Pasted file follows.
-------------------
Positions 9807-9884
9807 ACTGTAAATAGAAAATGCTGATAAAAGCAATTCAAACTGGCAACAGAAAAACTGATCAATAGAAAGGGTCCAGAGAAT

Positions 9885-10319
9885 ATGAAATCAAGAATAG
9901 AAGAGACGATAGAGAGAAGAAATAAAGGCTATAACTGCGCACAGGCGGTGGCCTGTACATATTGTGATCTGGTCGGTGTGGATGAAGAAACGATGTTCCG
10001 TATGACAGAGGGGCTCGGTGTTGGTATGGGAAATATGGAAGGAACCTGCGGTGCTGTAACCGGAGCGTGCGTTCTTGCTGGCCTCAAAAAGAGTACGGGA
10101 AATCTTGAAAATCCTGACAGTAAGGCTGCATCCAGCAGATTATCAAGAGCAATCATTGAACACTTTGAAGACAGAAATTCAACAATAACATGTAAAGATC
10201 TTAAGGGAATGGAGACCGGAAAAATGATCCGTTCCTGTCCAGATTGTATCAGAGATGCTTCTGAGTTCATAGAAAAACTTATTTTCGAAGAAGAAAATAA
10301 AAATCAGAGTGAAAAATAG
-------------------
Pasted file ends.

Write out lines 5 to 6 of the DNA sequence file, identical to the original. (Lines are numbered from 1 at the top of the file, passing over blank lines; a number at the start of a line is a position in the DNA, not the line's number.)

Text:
9901 AAGAGACGATAGAGAGAAGAAATAAAGGCTATAACTGCGCACAGGCGGTGGCCTGTACATATTGTGATCTGGTCGGTGTGGATGAAGAAACGATGTTCCG
10001 TATGACAGAGGGGCTCGGTGTTGGTATGGGAAATATGGAAGGAACCTGCGGTGCTGTAACCGGAGCGTGCGTTCTTGCTGGCCTCAAAAAGAGTACGGGA